The Benefits and Risks of Lo Loestrin Fe

In This Article

Lo Loestrin Fe is a combination birth control pill that contains a low dose of ethinyl estradiol, a synthetic form of the hormone estrogen, and norethindrone acetate, a synthetic form of progesterone, also known as progestin. Lo Loestrin Fe provides effective contraception with the lowest dose of estrogen possible, which may reduce side effects, especially in perimenopausal women.

Efficacy

The effectiveness of the pill has not been studied in women with a body mass index (BMI) greater than 35. Discuss your birth control options with your healthcare provider if weight is an issue for you.

Non-Contraceptive Benefits

When you choose to use Lo Loestrin Fe for contraception, you may experience some benefits beyond preventing pregnancy, including:

  • Easing of endometriosis-related pain
  • Reduction in severe menstrual cramps
  • Regular and more predictable periods
  • Lighter and shorter periods
  • Acne management
  • A decreased risk of ovarian cysts
  • A decreased risk of ovarian cancer and endometrial cancer

Contraindications

Women over 35 who smoke cigarettes should not use Lo Loestrin Fe due to the increased risk for heart attack, blood clots, and stroke. Your risk increases due to age as well as the number of cigarettes you smoke each day.

People with liver disease, breast cancer, and another estrogen- or progesterone-sensitive cancers should not use Lo Loestrin Fe. The pills are also be avoided by women at high risk of conditions related to blood clots, such as thrombotic stroke, heart attack, and deep vein thrombosis.

Dosage

Lo Loestrin Fe is considered to be a low-dose hormonal contraceptive, as it contains only 10 micrograms (mcg) of estrogen.

The pack contains 30 pills, which is why the drug is categorized as a mini extended-cycle pill (typical birth control packs have 28 pills).

The first Lo Loestrin Fe 26 pills are combination estrogen and progestin pills. This is followed by two days of estrogen-only pills and two more days of placebo pills containing no hormones.

To use, take one pill at the same time every day, and avoid skipping pills. The pills should be taken in the order indicated on the blister pack.

Research has shown that taking estrogen for two extra days may make your period shorter and lighter than normal.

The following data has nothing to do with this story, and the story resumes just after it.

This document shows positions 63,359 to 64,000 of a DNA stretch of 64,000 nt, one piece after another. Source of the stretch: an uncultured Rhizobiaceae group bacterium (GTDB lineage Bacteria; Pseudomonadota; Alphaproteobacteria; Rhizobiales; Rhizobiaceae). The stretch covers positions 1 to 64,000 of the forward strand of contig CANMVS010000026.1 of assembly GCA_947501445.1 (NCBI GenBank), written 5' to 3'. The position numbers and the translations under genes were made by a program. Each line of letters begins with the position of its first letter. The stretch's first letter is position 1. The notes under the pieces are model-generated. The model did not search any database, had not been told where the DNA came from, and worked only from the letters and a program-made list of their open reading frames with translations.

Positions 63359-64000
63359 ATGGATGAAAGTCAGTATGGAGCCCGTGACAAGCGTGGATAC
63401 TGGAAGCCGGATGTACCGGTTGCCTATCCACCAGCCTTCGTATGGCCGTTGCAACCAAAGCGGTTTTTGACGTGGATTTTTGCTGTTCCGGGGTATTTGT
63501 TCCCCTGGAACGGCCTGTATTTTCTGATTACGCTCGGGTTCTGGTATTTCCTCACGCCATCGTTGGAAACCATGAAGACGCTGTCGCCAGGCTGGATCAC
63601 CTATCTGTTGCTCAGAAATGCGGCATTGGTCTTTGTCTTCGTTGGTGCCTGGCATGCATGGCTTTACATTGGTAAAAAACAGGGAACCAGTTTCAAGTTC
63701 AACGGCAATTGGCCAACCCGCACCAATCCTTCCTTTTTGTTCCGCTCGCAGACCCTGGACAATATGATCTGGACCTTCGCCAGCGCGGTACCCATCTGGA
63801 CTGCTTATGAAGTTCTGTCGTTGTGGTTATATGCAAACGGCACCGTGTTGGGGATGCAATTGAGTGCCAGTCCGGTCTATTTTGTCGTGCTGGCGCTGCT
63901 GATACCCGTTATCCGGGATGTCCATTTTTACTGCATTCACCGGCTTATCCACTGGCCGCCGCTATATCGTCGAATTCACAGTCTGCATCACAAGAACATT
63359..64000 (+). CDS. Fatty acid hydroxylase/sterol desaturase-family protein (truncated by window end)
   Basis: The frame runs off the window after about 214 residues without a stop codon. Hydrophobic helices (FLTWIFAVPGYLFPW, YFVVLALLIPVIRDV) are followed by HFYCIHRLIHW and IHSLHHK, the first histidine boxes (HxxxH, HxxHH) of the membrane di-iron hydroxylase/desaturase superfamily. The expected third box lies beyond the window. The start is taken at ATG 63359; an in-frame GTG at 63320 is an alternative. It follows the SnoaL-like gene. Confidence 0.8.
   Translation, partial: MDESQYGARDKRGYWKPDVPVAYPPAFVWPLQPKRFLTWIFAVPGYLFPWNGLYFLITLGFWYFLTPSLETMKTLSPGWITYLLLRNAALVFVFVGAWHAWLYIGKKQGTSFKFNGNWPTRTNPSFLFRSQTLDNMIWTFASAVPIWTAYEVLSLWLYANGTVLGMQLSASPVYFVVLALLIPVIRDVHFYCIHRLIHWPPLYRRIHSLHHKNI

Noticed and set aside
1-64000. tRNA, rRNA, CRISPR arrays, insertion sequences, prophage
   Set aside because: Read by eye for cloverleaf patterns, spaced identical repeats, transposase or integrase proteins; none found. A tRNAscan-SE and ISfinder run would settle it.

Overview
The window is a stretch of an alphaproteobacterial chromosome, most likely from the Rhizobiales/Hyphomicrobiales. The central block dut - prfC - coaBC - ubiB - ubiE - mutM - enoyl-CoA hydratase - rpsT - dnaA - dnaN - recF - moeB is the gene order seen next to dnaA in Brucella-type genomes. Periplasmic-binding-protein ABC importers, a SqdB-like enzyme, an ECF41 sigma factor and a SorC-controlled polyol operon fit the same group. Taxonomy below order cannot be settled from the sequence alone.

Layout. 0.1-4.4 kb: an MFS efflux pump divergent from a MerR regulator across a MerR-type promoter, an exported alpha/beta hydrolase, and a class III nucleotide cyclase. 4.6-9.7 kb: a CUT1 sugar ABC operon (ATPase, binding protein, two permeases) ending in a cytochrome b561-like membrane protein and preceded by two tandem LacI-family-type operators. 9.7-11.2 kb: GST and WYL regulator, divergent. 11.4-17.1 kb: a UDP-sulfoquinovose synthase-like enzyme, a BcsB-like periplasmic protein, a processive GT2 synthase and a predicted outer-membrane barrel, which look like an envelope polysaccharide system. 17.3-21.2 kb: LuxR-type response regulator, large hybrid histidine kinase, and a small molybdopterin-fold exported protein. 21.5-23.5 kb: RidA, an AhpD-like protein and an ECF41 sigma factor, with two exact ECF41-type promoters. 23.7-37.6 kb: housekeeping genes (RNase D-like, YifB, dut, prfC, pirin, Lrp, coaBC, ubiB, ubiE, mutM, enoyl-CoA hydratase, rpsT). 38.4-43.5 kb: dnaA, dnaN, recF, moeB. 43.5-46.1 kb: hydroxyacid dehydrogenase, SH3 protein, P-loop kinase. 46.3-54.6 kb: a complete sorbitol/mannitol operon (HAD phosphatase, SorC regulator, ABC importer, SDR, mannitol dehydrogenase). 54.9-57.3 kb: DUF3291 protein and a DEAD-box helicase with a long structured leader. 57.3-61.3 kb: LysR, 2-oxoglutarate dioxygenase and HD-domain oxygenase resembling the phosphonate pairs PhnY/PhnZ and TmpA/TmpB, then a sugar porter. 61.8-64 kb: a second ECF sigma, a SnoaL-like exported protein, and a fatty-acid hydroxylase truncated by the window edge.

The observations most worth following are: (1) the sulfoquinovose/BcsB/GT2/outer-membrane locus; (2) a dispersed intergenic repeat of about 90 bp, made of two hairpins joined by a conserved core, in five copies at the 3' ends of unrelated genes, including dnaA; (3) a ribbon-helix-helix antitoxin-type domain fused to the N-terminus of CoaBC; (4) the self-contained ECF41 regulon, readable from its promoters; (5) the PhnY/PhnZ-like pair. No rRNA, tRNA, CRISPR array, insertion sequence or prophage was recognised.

Side Effects

Common side effects of lo loestrin fe
Verywell / Cindy Chung

The most common side effects of Lo Loestrin Fe include:

  • Nausea
  • Vomiting
  • Headaches
  • Bleeding irregularities

In premarket clinical research, around 4% of women also reported breast tenderness, menstrual cramps, or changes in weight, while 3% reported acne or abdominal pain. Compared to other combination birth control pills, the lower estrogen dose appears to minimize some of the common side effects, both in duration and severity.

Interactions

Some medications or herbal supplements may decrease the effectiveness of Lo Loestrin Fe or increase your likelihood of experiencing breakthrough bleeding. If you're using any of these drugs or herbs, talk with your doctor about the need for backup contraception or if you should use another method:

  • Barbiturates
  • Bosentan
  • Carbamazepine
  • Felbamate
  • Griseofulvin
  • Oxcarbazepine 
  • Phenytoin
  • Rifampin 
  • St. John’s wort
  • Topiramate

A Word From Verywell

Lo Loestrin Fe is just one of many effective methods of oral contraception. Talk with your healthcare provider before deciding to switch to a low-estrogen birth control pill.

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Article Sources

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  1. Lo Loestrin Fe. Frequently asked questions.

  2. Lo Loestrin Fe. Potential side effects.

  3. U.S. Food and Drug Administration. Highlights of prescribing information: Lo Loestrin Fe norethindrone acetate and ethinyl estradiol, ethinyl estradiol and ferrous fumarate. Updated August 2017.

  4. Nappi, R.; Kaunitz, A.; and Bitzer, J. Extended regimen combined oral contraception: A review of evolving concepts and acceptance by women and clinicians. Eur J Contracept Reprod Health Care. 2016;21(2):106-15. doi:10.3109/13625187.2015.1107894.

  5. American Society of Reproductive Medicine. Noncontraceptive benefits of birth control pills. Updated 2011.